To rescue a world

Many years ago, when I was a newly ordained monk in Sri Lanka, I decided to “moisten” my practice of mindfulness of breathing by supplementing it with metta, the meditative cultivation of loving-kindness. For guidance, I turned to the instructions in the the Visuddhimagga, the classic Theravada treatise on Buddhist doctrine and meditation. Following the guidelines laid down in the treatise, I began by taking myself as the first recipient of metta, directing toward myself the thoughts: “May I be well, happy, peaceful, and safe!”

I next turned to several people in the second category, the class of “those who are dear,” and found that, after a few fits and starts, loving-kindness flowed smoothly toward these people.

Next came the third category known as “neutral people,” mere acquaintances that one normally regards with indifference, those toward whom one’s feelings are neither friendly nor hostile. When I tried to direct loving-kindness toward people in this category, the flow of benevolent feelings dried up and my mind became dry and restless.

I persisted in my efforts, but repeatedly found myself pushing up against a wall that would not yield. I would build up momentum with the persons in the “dear” category and then turn toward the “neutral persons,” but there I would get stuck. Instead of launching out upon the open sea of loving-kindness, I would find myself bogged down in the sand dunes of apathy.

One day, however, a shift took place that transformed my practice.

The shift occurred spontaneously and inexplicably, without deliberate effort on my part. Up to this point, I had been mentally visualizing the people toward whom I had been trying to develop loving-kindness, taking them, in my mind’s eye, as the objects of my meditation.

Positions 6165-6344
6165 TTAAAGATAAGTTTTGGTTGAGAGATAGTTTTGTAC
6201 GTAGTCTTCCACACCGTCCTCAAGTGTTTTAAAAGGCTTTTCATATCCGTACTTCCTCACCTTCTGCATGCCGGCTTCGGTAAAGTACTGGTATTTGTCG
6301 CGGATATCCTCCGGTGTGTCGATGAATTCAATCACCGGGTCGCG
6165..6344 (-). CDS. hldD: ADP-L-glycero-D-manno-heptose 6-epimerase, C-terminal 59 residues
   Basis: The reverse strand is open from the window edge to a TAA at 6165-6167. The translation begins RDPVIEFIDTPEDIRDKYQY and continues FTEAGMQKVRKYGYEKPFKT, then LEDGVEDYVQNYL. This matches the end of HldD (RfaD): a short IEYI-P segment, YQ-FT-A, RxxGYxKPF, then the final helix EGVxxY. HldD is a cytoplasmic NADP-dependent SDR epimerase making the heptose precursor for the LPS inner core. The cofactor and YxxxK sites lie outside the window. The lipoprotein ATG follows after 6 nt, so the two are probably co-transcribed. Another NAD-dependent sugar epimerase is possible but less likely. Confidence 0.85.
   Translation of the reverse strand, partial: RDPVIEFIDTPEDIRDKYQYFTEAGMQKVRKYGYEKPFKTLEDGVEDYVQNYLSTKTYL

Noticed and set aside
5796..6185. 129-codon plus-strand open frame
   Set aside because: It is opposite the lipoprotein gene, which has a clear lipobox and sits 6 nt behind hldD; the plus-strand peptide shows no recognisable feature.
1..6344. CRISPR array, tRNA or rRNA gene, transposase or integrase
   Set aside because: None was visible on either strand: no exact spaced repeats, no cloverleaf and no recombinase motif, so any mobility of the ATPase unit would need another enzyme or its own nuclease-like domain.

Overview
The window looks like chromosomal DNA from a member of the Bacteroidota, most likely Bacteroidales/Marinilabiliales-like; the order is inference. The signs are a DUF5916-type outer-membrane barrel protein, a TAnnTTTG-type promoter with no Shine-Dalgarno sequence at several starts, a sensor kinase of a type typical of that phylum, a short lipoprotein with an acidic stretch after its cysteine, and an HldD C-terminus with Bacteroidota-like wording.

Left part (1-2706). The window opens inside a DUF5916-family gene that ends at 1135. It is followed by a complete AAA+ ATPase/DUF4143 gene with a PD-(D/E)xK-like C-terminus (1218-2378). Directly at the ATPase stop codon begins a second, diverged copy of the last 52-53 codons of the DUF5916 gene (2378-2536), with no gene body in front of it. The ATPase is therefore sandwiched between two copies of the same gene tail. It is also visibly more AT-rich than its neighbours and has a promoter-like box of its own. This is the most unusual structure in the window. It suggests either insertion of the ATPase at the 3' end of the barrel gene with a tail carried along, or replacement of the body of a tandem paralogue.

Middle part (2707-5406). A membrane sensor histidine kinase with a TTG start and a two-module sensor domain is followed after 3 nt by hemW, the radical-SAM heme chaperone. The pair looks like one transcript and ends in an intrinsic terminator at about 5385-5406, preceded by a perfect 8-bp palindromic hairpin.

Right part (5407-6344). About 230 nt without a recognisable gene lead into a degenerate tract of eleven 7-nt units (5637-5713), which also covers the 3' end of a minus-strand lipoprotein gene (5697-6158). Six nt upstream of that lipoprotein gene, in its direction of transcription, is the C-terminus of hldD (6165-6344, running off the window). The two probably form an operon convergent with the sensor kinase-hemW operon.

The key event that triggered the shift was the realization that these people were not “objects” at all but subjects—irreducible centers of experience.

It dawned on me that these people did not merely exist “out there” in the objective space of my  own awareness, but were each the center of their own domain of experience, each the nucleus of an expanse of experience unique to themselves.

Each was an irreplaceable subject, persons with their own story, their own desires, hopes, and fears, their own personality and projects, their own complex web of relationships and concerns.

With this shift, the recognition hit me that, as subjects of experience, each of these persons was impelled by the primary aims that motivate all subjects of experience: to avoid suffering and achieve happiness, to escape harm and dwell in peace, to live a secure life of meaning and fulfilment.

With this a deep wave of empathy swelled up in my heart. This does not mean that the cultivation of loving-kindness toward them immediately became effortless and spontaneous for me. I still had to make the effort to apply this empathy to the task of generating and sustaining loving-kindness. But I had found the key to unlocking the door, the means to extend the feeling of loving-kindness toward those people I had previously viewed as objects—as mere impersonal faces.

It didn’t take me long, however, to realize that this discovery had a far-reaching implication. From the recognition of the indisputable subjective reality of the people I was mentally conjuring up in my meditation, I came to see that every person is at bottom a subject of experience. This truth can even be extended to all sentient beings, to the understanding that birds and bats, mosquitoes and spiders, are also subjects of experience, each a complex node of feelings, plans, and purposes, a bundle of fears and desires. But my primary concern at this point was with the type of being with whom I could most easily identify, that is, my fellow human beings.